Best answer: I would take 60 or 70mg per day if you can tolerate it -- though taking 35mg a day consistently will certainly get your levels up; it just won't happen as quickly.

The fatigue side effect is interesting, and I wonder if it would help to also take B12 and folate. Supplement formulas often combine them with iron. There seems to be a synergistic relationship between the three nutrients -- and sometimes taking a high dose of a given nutrient has a knock-on effect of depleting something else.

Depending on what country you're in, you can do finger-prick tests through the mail to check your levels of ferritin and other things, if that would give you peace of mind.
posted by Gamel at 10:22 AM on April 25, 2020

I’m glad that you are taking a specific Ferritin or FE supplement. Those are different than regular iron pills so you are ahead of the game. I’ve struggled with normal hemoglobin/low fe for years so I know your pain. My last ferritin results were actually 0, I get infused every six months to keep them at around 10 or so. It’s not easy. I can’t answer your specific question but wanted to offer a tip. I saw no difference in my fatigue or fe levels when I increased my red meat consumption (as suggested by my dr) but I did see a pretty good bump when I increased my fresh spinach consumption. I try to eat 2-3 large servings a day and you can put it in almost anything and it doesn’t change the taste that much. Add some to your diet, I cook it with eggs, sauté it with meat, in smoothies, salads wherever you can. Might help out till you can do some real bloodwork and get solid answers from your dr. Good luck!!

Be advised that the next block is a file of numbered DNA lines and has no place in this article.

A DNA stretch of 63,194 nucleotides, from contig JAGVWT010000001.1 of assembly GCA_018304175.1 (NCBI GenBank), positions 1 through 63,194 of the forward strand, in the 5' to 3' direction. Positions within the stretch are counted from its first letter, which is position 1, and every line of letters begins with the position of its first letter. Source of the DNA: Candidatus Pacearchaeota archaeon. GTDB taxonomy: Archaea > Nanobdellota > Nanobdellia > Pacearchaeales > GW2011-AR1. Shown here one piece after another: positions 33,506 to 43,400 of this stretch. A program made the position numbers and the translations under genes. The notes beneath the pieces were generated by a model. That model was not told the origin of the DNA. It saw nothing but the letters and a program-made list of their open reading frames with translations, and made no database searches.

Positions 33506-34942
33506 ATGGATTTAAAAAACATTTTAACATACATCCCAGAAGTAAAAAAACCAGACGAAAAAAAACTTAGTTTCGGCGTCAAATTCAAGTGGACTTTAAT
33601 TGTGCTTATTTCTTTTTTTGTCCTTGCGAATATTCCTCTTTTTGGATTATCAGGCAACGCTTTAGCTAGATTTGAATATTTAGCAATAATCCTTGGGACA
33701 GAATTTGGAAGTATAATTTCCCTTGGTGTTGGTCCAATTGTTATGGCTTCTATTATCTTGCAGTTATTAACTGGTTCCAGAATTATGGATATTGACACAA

posted by pearlybob at 11:28 AM on April 25, 2020

My doctor is doing telemedicine and taking in person appts starting next week. Worth a shot.

One other thing to consider- are you taking any medications that reduce stomach acid? That affects your ability to absorb iron. If you've been on PPIs or other medication for an extended period of time it's definitely a factor.